As residents of the Sonoran desert, we may face unique challenges associated with climate and weather. For example, windy conditions that coincide with the monsoons can aerosolize dust from sites where digging and construction are occurring. This disturbed soil can harbor the fungus Coccidiodes which can cause the disease Valley fever. According to the Arizona Department of Health Services, in Arizona, over 100,000 individuals become infected with Valley fever each year, and 40% of these individuals experience symptoms of the disease.
According to the Center for Disease Control (CDC), Valley fever is caused by fungal spores (Coccidiodes) present in the soil throughout much of the Southwestern United States. Exposure to dust is a health hazard regardless of Valley fever and can exacerbate asthma and chronic obstructive respiratory disease (COPD). At-risk groups include outdoor laborers such as farmworkers, construction workers, and landscapers, or any other individuals working in outdoor occupations involving close contact with dirt and dust. More information from the CDC regarding valley fever can be accessed here.
To avoid infection of Valley fever, professionals recommend the following:
- Avoid areas with significant amounts of dust (excavation sites, construction sites) if possible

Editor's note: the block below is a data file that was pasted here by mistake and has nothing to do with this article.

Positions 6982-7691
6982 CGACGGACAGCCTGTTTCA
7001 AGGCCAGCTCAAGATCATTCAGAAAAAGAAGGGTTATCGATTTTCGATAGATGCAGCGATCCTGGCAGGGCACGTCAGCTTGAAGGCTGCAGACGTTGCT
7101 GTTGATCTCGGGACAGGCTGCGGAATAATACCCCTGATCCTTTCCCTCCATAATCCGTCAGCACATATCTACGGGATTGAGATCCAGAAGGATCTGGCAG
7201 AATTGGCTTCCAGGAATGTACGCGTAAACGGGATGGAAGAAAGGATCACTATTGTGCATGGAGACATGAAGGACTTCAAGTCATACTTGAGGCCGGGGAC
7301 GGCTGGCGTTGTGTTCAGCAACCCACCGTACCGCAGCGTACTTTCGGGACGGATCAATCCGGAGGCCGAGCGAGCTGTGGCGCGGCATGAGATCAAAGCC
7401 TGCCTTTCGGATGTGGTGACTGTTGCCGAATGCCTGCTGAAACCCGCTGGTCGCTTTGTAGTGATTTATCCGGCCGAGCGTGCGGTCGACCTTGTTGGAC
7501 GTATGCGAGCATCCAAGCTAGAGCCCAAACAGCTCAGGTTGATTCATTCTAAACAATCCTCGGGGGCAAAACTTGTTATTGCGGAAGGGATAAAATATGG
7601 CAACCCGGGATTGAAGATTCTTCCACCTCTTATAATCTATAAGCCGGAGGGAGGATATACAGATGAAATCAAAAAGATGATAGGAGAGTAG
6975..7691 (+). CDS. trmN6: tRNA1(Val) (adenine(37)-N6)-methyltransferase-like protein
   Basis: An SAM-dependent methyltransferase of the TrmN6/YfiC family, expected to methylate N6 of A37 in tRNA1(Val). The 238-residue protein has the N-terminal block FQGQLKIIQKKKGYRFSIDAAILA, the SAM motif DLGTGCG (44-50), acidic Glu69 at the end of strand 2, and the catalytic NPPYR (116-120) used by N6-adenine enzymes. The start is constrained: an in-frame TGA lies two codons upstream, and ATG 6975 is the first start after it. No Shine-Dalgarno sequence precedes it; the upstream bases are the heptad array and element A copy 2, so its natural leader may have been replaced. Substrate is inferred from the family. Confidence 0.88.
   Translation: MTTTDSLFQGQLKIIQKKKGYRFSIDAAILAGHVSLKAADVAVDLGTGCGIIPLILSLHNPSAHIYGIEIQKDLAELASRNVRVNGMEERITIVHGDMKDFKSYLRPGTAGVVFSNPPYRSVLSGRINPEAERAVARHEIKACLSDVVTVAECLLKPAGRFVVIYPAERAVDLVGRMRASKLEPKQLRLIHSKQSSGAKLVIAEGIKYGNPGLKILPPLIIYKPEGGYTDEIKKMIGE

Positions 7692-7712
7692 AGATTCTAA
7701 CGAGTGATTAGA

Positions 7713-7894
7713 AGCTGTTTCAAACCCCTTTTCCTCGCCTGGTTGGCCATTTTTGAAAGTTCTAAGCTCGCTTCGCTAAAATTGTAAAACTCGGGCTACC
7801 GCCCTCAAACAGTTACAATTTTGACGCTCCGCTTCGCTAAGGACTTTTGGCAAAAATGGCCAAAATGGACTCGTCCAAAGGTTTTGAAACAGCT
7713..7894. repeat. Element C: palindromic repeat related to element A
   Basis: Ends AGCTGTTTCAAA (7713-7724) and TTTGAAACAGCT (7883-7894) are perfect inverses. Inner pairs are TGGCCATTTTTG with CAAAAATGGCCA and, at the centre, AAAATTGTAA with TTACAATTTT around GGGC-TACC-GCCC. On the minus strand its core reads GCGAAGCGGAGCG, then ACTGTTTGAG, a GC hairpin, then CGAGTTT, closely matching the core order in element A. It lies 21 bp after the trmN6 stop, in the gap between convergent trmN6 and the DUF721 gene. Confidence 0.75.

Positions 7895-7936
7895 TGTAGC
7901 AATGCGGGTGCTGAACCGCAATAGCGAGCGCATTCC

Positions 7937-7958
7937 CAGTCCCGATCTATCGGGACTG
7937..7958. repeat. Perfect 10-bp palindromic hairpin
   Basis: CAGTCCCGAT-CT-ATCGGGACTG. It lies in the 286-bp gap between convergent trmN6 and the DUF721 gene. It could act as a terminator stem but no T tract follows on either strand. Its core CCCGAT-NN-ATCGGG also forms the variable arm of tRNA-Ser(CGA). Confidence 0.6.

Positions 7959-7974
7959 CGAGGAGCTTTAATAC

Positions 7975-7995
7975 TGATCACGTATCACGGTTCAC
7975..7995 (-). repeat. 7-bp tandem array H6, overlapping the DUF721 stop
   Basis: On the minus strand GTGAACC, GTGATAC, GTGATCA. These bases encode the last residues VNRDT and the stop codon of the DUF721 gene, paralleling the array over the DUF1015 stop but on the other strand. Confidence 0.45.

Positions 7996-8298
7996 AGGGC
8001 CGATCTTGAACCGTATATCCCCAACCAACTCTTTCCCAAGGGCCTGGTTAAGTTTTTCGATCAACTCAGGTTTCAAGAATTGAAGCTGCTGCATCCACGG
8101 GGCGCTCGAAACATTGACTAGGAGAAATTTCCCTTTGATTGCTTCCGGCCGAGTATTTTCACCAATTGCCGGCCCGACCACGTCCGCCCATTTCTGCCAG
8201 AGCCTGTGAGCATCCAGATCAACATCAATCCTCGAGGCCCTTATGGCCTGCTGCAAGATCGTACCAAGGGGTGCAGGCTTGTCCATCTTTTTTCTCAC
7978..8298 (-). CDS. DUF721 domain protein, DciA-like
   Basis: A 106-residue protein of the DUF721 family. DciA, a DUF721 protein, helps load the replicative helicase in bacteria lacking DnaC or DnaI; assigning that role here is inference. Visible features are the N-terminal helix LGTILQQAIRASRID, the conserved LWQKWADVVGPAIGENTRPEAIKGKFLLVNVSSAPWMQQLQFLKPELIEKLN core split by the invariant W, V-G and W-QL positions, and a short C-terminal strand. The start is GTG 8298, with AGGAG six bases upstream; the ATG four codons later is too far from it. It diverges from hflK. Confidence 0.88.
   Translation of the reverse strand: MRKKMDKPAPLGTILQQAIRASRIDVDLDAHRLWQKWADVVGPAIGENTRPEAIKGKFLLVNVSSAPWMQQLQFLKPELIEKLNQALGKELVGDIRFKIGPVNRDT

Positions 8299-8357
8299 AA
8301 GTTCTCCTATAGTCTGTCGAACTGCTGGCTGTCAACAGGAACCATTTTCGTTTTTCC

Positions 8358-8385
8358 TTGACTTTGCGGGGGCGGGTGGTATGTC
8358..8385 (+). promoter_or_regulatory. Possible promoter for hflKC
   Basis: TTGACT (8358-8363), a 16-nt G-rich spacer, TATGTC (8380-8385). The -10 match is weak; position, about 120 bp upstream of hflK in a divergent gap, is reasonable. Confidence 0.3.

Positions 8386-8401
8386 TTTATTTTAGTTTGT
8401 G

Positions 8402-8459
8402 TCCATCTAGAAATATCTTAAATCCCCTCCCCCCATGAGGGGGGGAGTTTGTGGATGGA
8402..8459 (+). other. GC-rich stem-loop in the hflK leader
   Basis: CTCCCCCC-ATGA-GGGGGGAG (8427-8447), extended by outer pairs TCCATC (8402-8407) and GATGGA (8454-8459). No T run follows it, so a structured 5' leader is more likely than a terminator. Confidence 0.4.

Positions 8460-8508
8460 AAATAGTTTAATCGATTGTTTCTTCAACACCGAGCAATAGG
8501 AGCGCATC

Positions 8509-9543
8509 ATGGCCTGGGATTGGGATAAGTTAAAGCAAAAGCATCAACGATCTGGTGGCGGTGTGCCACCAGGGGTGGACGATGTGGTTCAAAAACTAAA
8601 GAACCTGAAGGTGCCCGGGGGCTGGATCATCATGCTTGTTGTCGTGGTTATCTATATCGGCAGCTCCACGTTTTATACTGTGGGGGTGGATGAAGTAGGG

- Wear a protective face covering such as an N-95 mask when exposed to areas with a lot of dust or working in construction sites
- Damp sheets can be hung over doors and windows to help block more dust from entering the house
- When cleaning after a dust storm use a vacuum with a filter instead of a broom which can put dust back in the air
Animals can also get Valley Fever. Around 6-10% of dogs living in Pima, Pinal, and Maricopa counties in Arizona will become sick with Valley Fever each year. In order to prevent the spread of Valley Fever in animals, avoid activities that generate dust, for example reduce digging behavior by dogs or prevent sniffing in rodent holes. Treating the soil is currently not practical as the fungus lives in spotty areas and can live up to 12 inches deep in the ground. Yard ground cover that reduces dust, however, is helpful: grass and deep gravel or other dust-controlling cover. It is important to note that dogs cannot transmit Valley Fever to humans. Additional information from the University of Arizona Valley Fever Center for Excellence can be accessed here.
Some of the signs and symptoms of valley fever include cough, shortness of breath, fever, and fatigue, which can appear one to three weeks after exposure to fungal spores. Individuals who are more susceptible to the disease include people with a weakened immune system, those who are pregnant and individuals with diabetes. If you suspect you may have contracted valley fever, consult a healthcare professional for appropriate testing and treatment. The most common test for valley fever is a blood test which is sent to a laboratory where Coccidiodes antibodies can be detected. Once diagnosed, many individuals make a full recovery without treatment, however, a physician may also prescribe an antifungal such as fluconazole to reduce the severity of symptoms. There are no over-the-counter medications for valley fever.
The following are additional resources regarding Valley fever: